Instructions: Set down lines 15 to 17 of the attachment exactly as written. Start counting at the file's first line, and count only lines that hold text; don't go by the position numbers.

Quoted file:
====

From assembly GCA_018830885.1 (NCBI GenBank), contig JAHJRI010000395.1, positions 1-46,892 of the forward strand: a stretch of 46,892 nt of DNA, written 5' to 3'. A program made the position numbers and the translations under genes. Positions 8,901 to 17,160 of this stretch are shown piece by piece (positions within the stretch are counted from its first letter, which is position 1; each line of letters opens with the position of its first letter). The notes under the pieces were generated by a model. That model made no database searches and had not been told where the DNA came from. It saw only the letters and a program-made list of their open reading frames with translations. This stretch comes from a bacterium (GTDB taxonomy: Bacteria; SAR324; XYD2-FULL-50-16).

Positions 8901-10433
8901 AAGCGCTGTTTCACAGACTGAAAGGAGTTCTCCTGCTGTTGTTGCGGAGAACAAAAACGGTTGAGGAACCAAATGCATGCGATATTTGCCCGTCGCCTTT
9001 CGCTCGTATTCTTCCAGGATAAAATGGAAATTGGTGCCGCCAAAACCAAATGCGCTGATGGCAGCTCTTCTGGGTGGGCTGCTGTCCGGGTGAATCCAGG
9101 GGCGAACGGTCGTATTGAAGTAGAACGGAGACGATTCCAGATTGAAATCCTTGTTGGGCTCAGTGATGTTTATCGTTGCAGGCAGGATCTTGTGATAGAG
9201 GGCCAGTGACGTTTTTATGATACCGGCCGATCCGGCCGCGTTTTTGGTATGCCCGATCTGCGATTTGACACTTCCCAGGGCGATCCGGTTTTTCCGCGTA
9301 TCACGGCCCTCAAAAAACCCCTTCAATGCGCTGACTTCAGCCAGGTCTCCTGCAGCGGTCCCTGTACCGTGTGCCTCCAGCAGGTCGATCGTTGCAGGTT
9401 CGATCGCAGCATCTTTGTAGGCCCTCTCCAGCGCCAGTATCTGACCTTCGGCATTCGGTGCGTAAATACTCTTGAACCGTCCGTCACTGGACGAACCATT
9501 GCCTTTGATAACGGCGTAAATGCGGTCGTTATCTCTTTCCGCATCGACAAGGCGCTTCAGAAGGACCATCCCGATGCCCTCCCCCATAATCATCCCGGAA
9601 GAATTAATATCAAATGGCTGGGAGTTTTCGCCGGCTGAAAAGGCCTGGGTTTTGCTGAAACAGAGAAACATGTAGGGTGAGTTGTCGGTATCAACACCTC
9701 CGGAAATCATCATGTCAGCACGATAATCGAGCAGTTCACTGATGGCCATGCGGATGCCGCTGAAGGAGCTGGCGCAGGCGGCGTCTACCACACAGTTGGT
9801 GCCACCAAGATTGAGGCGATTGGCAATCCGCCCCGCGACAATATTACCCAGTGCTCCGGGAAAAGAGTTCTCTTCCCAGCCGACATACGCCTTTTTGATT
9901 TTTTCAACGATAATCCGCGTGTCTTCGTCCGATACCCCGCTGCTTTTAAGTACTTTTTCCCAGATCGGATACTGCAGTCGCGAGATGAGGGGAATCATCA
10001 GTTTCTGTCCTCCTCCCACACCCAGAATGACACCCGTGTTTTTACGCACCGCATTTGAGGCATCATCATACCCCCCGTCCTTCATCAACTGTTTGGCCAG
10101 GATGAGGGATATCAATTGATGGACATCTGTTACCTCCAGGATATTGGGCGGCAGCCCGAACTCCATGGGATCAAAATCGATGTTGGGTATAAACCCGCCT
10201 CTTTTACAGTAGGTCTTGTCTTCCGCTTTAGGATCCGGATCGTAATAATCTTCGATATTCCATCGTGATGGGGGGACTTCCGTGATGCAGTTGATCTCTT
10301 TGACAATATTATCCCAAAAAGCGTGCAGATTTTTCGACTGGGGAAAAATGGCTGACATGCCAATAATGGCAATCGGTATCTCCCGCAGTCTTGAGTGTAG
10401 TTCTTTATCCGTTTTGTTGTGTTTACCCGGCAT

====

10101 GATGAGGGATATCAATTGATGGACATCTGTTACCTCCAGGATATTGGGCGGCAGCCCGAACTCCATGGGATCAAAATCGATGTTGGGTATAAACCCGCCT
10201 CTTTTACAGTAGGTCTTGTCTTCCGCTTTAGGATCCGGATCGTAATAATCTTCGATATTCCATCGTGATGGGGGGACTTCCGTGATGCAGTTGATCTCTT
10301 TGACAATATTATCCCAAAAAGCGTGCAGATTTTTCGACTGGGGAAAAATGGCTGACATGCCAATAATGGCAATCGGTATCTCCCGCAGTCTTGAGTGTAG